A New Kind of Natural
The hippy side of me will always be for natural and organic, but when it comes to beauty, I’m afraid I’m a little superficial. I want and need products which help keep my skin youthful and smooth, my hair shiny and full of volume, plus they have to smell and feel good to use. Of all products, I’m the most hypocritical with make-up – I fall for the glossy packaging and colours way before checking organic credentials or ingredients lists.
In the past, natural meant making compromises, particularly with hair products. You simply didn’t get the glossy sheen that man made ingredients or the squeaky clean-ness we are used to that harsher foaming agents give. Now, manufacturers have more organic and natural plant extracts at their fingertips and formulations as well as results have improved. There are some great shampoos and conditioners that leave hair with a clean, light feeling that is actually more authentic looking than the over-polished ‘done’ look which I now realise some of the more hi-tech hair products leave. But that’s a matter of taste.
When it comes to skin care, I find myself mixing and matching science-y type serums and sunblocks with hand made cleansers, and as natural as possible moisturisers. And that science-meets-nature approach seems to be the way forward. Facial acupuncturist, Annee de Mamiel (a woman to whom natural is very important) told me recently that she looks for proven state-of-the-art anti-ageing ingredients such as peptides to carefully incorporate into her hand blended intricate formulas with their high concentration of pure essential oils and plant extracts. The best of both worlds I’d say.
Just how important is it that our beauty products be natural anyway? It depends on what your definition of natural is to begin with (more on this later). Our skin is a barrier, although a permeable one, and no one really knows exactly how much of that beloved body lotion or shower gel is being absorbed. Purists like the late, great natural beauty brand creator, Horst Rechelbacher who founded Aveda and later, Intelligent Nutrients, was always on a mission to ‘clean up’ the industry. He was adamant that what we put on our skin should be 100% organic, as much as the food we eat and the products we use in the home. He was known to drink his own hairspray at conferences to prove his point.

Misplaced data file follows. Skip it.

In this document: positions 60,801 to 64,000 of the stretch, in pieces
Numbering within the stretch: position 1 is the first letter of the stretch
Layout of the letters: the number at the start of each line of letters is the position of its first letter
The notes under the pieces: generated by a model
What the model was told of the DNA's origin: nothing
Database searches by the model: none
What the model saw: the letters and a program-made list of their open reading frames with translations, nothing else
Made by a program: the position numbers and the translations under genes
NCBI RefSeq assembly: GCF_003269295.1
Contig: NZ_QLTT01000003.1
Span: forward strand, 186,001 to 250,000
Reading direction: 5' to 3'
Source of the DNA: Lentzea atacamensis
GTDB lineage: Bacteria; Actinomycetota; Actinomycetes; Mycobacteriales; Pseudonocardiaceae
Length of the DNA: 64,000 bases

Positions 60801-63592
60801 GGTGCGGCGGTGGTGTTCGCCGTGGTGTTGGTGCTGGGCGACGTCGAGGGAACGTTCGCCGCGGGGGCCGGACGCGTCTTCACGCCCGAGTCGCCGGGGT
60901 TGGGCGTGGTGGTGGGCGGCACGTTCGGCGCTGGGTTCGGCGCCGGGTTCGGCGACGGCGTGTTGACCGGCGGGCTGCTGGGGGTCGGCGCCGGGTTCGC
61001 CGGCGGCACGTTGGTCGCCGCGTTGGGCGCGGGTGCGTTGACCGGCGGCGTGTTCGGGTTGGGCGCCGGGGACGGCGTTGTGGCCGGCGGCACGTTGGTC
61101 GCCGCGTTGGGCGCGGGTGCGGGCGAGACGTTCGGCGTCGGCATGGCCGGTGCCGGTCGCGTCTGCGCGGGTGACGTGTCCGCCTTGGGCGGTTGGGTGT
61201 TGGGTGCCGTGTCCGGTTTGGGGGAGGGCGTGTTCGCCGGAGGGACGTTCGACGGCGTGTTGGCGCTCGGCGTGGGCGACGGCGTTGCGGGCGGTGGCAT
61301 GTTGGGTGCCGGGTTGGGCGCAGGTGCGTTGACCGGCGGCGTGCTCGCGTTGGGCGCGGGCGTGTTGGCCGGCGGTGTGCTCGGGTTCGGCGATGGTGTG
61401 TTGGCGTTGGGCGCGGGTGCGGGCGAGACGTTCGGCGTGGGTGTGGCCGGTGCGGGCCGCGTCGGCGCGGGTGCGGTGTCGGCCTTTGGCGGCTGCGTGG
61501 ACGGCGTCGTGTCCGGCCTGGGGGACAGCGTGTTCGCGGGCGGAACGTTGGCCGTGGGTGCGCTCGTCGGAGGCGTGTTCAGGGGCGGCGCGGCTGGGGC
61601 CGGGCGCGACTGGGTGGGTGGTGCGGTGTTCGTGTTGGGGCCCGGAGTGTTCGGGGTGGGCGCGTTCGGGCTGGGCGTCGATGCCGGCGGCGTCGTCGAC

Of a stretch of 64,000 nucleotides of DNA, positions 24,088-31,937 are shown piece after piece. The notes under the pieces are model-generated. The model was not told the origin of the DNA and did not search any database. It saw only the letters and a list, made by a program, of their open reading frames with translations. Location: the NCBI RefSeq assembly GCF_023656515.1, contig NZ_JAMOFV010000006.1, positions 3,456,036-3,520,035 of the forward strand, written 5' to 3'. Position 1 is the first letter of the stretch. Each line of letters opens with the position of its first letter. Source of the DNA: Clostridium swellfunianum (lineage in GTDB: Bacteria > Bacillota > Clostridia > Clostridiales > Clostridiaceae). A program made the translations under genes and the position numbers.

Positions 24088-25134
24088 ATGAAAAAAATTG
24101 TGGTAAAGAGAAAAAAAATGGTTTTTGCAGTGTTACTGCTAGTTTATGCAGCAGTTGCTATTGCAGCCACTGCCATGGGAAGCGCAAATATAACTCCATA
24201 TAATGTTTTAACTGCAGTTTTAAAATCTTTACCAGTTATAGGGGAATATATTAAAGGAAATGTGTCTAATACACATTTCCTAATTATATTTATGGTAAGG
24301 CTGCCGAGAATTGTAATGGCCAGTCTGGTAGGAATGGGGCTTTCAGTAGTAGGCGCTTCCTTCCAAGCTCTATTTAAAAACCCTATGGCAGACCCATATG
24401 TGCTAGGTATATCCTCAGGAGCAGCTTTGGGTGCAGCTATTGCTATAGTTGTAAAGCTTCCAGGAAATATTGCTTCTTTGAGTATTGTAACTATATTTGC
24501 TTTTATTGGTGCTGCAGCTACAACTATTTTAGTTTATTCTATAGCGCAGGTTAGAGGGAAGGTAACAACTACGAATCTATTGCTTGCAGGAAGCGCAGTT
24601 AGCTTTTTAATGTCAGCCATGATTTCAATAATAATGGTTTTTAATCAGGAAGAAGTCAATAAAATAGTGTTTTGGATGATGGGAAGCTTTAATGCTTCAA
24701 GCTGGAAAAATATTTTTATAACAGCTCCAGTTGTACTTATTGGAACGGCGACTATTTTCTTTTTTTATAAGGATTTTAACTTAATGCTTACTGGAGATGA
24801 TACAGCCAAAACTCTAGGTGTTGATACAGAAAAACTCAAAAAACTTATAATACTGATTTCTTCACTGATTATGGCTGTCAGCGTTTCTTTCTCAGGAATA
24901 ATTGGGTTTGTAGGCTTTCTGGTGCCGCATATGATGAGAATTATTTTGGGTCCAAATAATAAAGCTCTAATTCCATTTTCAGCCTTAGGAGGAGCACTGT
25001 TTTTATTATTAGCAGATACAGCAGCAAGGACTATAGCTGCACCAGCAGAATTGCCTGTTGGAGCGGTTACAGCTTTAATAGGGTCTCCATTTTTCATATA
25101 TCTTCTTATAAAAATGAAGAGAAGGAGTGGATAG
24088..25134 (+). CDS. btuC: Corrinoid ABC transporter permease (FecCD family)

I might be a little less purist, but I am careful. As soon as Horst pointed out to me that we ‘eat’ our lipstick, I made sure at least every lip balm I use on an everyday basis is made of natural ingredients (raw coconut oil even sounds better than petroleum jelly!). And, because skin on the rims and lids of the eyes are delicate and vulnerable in a similar way to the lips and mouth, I’m careful to choose the most natural eye make-up and make-up removers I can find. Ultimately, it’s about balance – think yin/yang – it couldn’t be more hippy really. The things I use every day all over my body I make sure are as natural as possible. I don’t use nail polish and self tan all the time, so I figure the odd manicure, or spray tan before holiday isn’t going to harm me. As I mentioned, make-up is an exception but I don’t wear it day in day out. Skin care I won’t compromise with results – I want the best anti ageing technology I can get, but in as natural a formulation as possible (all do-able according to De Mamiel).
In the end, the word natural means something different to everyone since it can’t really be defined as far as beauty products go. You can use accredited certification bodies such as ECOCERT and The Soil Association as good guides in this arena, but know they have different criteria. For some smaller manufacturers, it can be cripplingly expensive to certify, and they may not necessarily agree with the criteria and as a result be ‘beyond organic’. In the way that might weigh up that it’s better to have frozen British grown strawberries rather than organic ones flown in from Kenya, so some ingredients in beauty products (essential oils, for example) may be better sourced from a local farmer than a certified organic mass producer.
The best advice is, have your own standards, be conscious of what you are buying and putting on your skin. Read labels, look at the ingredients, check the company’s website. Do you agree with their stance? Do you feel comfortable ‘buying into’ their brand, does it resonate with you? The good news is we have a vast choice these days. We can read and find out information far more easily – there are no excuses for being ‘greenwashed’.